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on 3 September 2007
So much seems to have been written about Brick Lane in the last few years, most notably Monica Ali's novel. But this wonderful book tells a completely different side of the story of one of London's most famous streets.

Rachel Lichtenstein, herself an artist, seems to have assembled the most amazing collection of people - both current inhabitants and people whose families have been involved with the area over the last couple of centuries: Jewish jewellers, workers at the old Truman Brewery, market workers, artists and writers whose lives have been touched by the street's history in some way. She tells their stories with great empathy and, while there is an authorial voice which carries the narrative along, she manages to let each person recount their stories with such freshness that you get a real sense of history unfolding. By the end of the book, you feel that this strange cast of characters have become personal friends.
It put me in mind of David Kynaston's wondeful book, Austerity Britain.
One of my books of the year.
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on 6 September 2007
It would be easy to think - after Monica Ali's and the raft of more contemporary artist/designer/DJ books and articles, that Brick Lane was a street capable of being viewed from a single cultural perspective. In this fascinating, comprehensive and ultimately, very real book, Rachel Lichtenstein proves conclusively that it simply cannot.

As she gathers together faces from all immigrant populations and juxtaposes them with the stories of their offspring, and the more recent immigrants (the artists/designers/DJs), Lichtenstein does not try to make order from the chaos of Brick Lane's recent history. Rather, she celebrates diversity, perspective and the multiple facets of this long street with its equally long history. The result is complex, fascinating and completely absorbing. Perhaps most of all, the stories come from the mouths of her range of interviewees, making it very, very real.

I believe she is going to use the same technique next to document Hatton Garden. Can't wait.
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VINE VOICEon 30 July 2009
I needed to find out much more about the East End as part of a project I'm involved in and I must say I was impressed by this book. Lively and engaging, thoughful and reflective, it is a credit to the author's ability to summarise what must have been a wealth of information. Such micro-histories may not garner the publicity associated with maintstream historical writing (usually focusing on the 'big' issues) but as far as quality goes Rachel Lichenstein puts many an academic writer to shame. A delight to read (which I wasn't necessarily expecting). The voices of the people she interviewed come to life wonderfully - and what interesting lifes they have led.
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on 19 September 2007
I was really pleased to see this book released a few weeks ago. Rachael Lichtenstein writes a contemporary account of Brick Lane and its current and past inhabitants. What impressed me most about the book is that the author didn't just concentrate on one of two of the well known groups, like the Jewish and Bangladeshi immigrants. She spent time talking to artists, the infamous Sandra from the Golden Heart, and a whole host of other people that make up the area. As a former resident in the old Spitalfields Market buildings, I got a real feel for the area, and the types of people she writes about.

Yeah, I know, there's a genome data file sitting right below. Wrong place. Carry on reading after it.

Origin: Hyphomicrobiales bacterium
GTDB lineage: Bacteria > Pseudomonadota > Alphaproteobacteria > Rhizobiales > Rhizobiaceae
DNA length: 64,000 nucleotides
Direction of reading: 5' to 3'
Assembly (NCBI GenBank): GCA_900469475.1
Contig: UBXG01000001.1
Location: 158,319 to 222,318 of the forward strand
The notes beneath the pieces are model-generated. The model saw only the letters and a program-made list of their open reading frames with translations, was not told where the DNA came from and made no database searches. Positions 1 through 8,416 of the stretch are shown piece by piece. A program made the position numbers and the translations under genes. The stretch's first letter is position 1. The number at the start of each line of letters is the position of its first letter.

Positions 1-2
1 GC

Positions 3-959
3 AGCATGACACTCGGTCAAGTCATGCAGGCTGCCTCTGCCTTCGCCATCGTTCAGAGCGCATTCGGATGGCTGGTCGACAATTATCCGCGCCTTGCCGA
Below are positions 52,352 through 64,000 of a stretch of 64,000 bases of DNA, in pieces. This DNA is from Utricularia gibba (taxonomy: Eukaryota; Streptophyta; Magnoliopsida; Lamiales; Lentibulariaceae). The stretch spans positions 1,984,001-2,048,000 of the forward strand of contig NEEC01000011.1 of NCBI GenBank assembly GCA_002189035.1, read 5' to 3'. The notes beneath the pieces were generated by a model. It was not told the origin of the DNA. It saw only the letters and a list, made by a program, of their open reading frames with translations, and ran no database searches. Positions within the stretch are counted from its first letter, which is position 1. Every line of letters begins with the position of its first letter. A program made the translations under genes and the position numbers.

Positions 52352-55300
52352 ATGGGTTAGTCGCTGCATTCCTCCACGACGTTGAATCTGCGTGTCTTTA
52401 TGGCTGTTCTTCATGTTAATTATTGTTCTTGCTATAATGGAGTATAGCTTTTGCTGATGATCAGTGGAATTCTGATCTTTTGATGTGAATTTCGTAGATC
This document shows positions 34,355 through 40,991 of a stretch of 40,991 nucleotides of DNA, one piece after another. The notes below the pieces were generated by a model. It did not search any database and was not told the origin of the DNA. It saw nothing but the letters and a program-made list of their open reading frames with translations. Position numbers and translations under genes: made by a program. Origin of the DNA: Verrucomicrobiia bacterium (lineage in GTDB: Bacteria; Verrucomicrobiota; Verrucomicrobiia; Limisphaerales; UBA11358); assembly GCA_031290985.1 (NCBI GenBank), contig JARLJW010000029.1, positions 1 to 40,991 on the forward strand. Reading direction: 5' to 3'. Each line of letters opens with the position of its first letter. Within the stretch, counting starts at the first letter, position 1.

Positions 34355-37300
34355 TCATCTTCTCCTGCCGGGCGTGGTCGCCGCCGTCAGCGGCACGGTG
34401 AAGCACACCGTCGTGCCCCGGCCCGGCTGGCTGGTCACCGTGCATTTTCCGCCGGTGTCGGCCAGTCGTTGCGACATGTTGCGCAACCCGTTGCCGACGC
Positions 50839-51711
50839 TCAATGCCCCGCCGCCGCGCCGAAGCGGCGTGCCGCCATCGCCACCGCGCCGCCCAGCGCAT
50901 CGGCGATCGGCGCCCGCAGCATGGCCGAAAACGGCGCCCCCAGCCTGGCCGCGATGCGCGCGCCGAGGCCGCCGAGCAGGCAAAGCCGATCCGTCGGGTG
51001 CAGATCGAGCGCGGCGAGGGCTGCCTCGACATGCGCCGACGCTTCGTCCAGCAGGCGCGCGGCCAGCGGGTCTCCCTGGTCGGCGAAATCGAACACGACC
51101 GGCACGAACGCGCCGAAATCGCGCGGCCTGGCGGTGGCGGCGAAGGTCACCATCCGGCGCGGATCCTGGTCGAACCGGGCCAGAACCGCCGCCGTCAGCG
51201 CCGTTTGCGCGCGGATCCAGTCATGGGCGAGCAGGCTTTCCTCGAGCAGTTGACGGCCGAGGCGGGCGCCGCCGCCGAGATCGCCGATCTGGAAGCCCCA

The area has gone through a lot of changes in the last few years, and the new crowd, "Trustafarians", as one of her subjects calls them, are now as much a part of the new Brick Lane as the more established groups. The encroachment of the City and the general gentrification of Spitalfields, and the former Huguenot homes, will have a lasting impact on the area.

Above all, I'm glad this book has been written from an historical perspective, so future generations can get a feel for some of the characters that epitomised Brick Lane in 2006/2007, and have some understanding, through first hand accounts, of the types of people that lived there in the last century.
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on 24 March 2011
What i enjoyed - Great interviews with a wide variety of interesting people who have something to say about the area they live and/or work in.
Some things jarred - such as the way the author disapproves of the trendiness of the area, and yet she is one of the many artists who have contributed to the street's 1990s/2000s arty, hip image.
On a practical note - I really wish the book had included a map!
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on 30 March 2015
This book was recommended by the London Walks Tour guide
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on 22 October 2016
Classic back ground read
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on 21 November 2016
My wife loved it
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on 14 December 2016
Bought as gift.
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on 29 November 2012
The book arrived promptly but it was not as interesting as I expected it to be. Maybe it would have been better if I'd known the area. A lot of research had been done but the way it was presented was messy.
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